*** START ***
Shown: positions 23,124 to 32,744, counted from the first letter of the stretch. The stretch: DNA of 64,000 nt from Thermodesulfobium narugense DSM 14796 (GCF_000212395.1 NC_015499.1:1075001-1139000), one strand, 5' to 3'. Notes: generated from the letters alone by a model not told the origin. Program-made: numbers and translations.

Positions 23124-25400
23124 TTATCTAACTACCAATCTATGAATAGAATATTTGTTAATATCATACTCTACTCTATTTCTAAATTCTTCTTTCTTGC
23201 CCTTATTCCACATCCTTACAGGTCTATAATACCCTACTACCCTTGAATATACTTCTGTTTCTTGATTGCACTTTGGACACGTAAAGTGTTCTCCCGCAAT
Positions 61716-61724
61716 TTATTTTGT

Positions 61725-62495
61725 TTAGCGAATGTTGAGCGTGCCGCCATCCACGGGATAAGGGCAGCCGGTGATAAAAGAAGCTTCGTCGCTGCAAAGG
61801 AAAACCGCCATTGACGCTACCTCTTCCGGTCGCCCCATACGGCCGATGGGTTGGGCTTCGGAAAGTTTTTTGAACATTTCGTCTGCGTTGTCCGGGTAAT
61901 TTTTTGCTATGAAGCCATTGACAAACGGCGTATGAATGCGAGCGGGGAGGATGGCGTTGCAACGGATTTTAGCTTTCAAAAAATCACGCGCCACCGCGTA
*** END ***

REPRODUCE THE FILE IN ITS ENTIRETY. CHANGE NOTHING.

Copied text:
Shown: positions 23,124 to 32,744, counted from the first letter of the stretch. The stretch: DNA of 64,000 nt from Thermodesulfobium narugense DSM 14796 (GCF_000212395.1 NC_015499.1:1075001-1139000), one strand, 5' to 3'. Notes: generated from the letters alone by a model not told the origin. Program-made: numbers and translations.

Positions 23124-25400
23124 TTATCTAACTACCAATCTATGAATAGAATATTTGTTAATATCATACTCTACTCTATTTCTAAATTCTTCTTTCTTGC
23201 CCTTATTCCACATCCTTACAGGTCTATAATACCCTACTACCCTTGAATATACTTCTGTTTCTTGATTGCACTTTGGACACGTAAAGTGTTCTCCCGCAAT
Positions 61716-61724
61716 TTATTTTGT

Positions 61725-62495
61725 TTAGCGAATGTTGAGCGTGCCGCCATCCACGGGATAAGGGCAGCCGGTGATAAAAGAAGCTTCGTCGCTGCAAAGG
61801 AAAACCGCCATTGACGCTACCTCTTCCGGTCGCCCCATACGGCCGATGGGTTGGGCTTCGGAAAGTTTTTTGAACATTTCGTCTGCGTTGTCCGGGTAAT
61901 TTTTTGCTATGAAGCCATTGACAAACGGCGTATGAATGCGAGCGGGGAGGATGGCGTTGCAACGGATTTTAGCTTTCAAAAAATCACGCGCCACCGCGTA